Sabrina, a teenager of questionable age with radical pretensions and a desperate, dangerous, flirtatious nature, becomes a force of “destruction” and at the same time “creation” Like the goddess Kali, in a way, she represents cyclical time-consciousness that transcends individual destiny.

A psychologically erotic triangle — a downward spiral of obsession and compulsion — a dangerous journey of self-discovery.

Director’s Statement

My experiences in Living in Calcutta as a teenage, my passion for the three masterpieces (Fellini’s ‘La Dolce Vita’, Antonioni’s ‘Red Desert’, Woody Allen’s ‘Manhattan’), fascination with the disturbing plays of John Steppling, and the never-ending search for some sort of illumination, created the inevitable necessity of making this film.

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Bohemia

Bohemia, a Rafal Zielinski film, poster

memory, darling

Gabi, an aspiring young Czech filmmaker feels compelled to create short films about her life; one of them –

Jack works as a writer in the world of advertising. He is discontent with his present life and the choices he made; he did not follow his idealistic youthful dreams of becoming a ‘serious’ writer.

Spending the weekend in a faceless Los Angeles hotel, with a view of a concrete freeway bridge, writing a cat litter commercial, Jack feels he has reached an all-time low. After finding an advertisement in the local paper that reads: “Scheherazade: I’ll tell you stories”.

The call girl (Gabriella) comes to Jack’s aid, for a price – this Czech beauty came to North America chasing her own dreams, she hides her pain in the fantastical stories she tells for which she charges her clients by the hour.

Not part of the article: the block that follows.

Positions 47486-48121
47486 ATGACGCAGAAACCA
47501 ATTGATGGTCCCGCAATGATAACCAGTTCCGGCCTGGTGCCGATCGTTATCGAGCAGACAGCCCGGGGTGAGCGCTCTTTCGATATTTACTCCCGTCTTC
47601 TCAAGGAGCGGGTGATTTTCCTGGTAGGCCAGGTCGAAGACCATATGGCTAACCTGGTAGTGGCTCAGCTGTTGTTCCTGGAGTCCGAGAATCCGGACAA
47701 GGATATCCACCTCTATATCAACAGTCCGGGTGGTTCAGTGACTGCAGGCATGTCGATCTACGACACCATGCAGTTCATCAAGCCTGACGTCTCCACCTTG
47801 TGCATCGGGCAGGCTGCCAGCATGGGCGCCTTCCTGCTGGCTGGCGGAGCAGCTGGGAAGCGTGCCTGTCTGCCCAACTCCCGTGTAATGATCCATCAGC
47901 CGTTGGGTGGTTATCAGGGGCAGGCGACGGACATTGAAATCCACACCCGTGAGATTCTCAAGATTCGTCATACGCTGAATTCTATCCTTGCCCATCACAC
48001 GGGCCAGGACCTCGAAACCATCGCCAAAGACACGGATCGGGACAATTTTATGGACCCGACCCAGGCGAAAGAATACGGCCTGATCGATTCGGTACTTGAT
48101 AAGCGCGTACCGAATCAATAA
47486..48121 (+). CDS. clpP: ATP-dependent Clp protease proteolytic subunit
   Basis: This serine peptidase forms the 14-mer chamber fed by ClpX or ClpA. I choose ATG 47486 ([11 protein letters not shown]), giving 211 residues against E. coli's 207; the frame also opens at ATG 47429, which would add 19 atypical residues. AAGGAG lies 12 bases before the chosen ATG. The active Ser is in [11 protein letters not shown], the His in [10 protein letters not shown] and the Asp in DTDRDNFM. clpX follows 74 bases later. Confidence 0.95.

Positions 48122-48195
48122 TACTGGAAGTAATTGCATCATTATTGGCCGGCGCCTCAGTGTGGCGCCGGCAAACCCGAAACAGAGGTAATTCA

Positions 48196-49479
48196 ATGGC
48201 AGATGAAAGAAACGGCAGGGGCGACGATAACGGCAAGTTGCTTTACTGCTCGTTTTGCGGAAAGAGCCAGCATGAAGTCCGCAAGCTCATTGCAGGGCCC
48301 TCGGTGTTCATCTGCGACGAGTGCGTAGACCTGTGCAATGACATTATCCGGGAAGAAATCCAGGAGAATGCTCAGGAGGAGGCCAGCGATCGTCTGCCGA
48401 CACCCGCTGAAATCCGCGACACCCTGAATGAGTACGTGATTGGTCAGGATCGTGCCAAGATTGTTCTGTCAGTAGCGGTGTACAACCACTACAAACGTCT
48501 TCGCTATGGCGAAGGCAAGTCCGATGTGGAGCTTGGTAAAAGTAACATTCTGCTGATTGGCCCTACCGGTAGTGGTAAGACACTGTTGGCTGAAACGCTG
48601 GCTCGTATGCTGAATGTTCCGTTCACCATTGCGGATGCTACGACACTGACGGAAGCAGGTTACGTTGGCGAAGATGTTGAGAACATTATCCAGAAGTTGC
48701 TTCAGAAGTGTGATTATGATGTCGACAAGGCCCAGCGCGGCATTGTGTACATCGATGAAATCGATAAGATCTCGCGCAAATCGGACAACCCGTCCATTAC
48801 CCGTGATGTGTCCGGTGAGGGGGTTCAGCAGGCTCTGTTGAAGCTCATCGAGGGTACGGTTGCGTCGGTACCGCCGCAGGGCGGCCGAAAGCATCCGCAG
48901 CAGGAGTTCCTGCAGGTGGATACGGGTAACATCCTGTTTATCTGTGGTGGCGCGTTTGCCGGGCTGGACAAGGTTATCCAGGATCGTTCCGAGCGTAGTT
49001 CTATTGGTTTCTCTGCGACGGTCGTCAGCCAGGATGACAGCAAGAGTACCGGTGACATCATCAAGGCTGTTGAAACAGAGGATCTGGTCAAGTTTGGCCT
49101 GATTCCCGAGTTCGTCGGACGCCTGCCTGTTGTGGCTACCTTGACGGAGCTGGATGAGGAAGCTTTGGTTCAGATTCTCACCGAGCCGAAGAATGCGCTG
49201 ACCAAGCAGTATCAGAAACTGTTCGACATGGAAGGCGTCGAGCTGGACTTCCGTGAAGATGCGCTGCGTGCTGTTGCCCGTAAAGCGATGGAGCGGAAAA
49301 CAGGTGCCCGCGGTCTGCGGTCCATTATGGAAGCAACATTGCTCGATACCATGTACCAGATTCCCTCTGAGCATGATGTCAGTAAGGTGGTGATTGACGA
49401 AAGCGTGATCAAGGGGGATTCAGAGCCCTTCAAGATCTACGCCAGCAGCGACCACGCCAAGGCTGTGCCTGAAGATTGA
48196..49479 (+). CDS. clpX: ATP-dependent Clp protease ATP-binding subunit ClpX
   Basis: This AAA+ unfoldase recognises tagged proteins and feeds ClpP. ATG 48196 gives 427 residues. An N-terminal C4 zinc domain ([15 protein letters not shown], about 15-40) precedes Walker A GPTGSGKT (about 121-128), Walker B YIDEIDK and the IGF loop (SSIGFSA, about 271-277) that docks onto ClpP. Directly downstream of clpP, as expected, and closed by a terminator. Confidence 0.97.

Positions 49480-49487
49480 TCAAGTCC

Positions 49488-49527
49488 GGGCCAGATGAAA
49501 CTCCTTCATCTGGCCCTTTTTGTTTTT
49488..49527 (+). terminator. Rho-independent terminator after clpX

She begins her story with a young man named Jake, who takes an extended holiday in Prague, a haven for young expatriates, in search of culture and rejuvenation.

On the Charles Bridge, he meets Gabi, filmmaker and dancer. Pure, passionate, mysterious, enchanting, she instantly falls in love with Jake, her “American dream-man”. They have a whirlwind romance, exploring the rich, mysterious “Kafka-esque” city.

The exact opposite of everything that Jake represents, Gabi intuitively begins to help Jake uncover his lost self. By unwrapping the numerous layers of fear, denial and disappointment in which Jake hides, Gabi uncovers his true and innocent nature. Yet, alas, the two must part, and do so, sadly.

A story, within a story, within a story… Jack is Jake, or is he… Gabi is Gabriella, is is she…

…like films and memories, stories cannot stop, they must live forever…

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Mother

When I was a teenager we lived in Calcutta for five years.

Mother Theresa was not an international figure at the time, and my mother had several projects going with her. She founded a dance & music school and made an arrangement with Mother Theresa where children from her orphanage would be be given free art, music and dance classes. Whenever we saw a leper, sick or dying person in the streets, we would call the Mother and one of her sisters would come and arrange for the person to be taken to the hospital or hospice.  It was a tumultuous time for our whole family and India changed us forever. I would like to go back and explore that part of my childhood, as a gateway to the  inspirational life-story of this powerful, compassionate and loving being, when she was just beginning her mission.

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Flood refugees and my father’s pre-fab concrete low-cost housing projects sponsored by the Ford Foundation.

The pre-fab toilet factory was another project. Thousands of toilets were installed all over Calcutta (prior to that people went to the bathroom in open ditches lining the streets, the only form of sewage system in most parts of the city – which became a greater issue during the Monsoon season).

Every moment in Calcutta was an assault on the senses, the mind and one’s soul…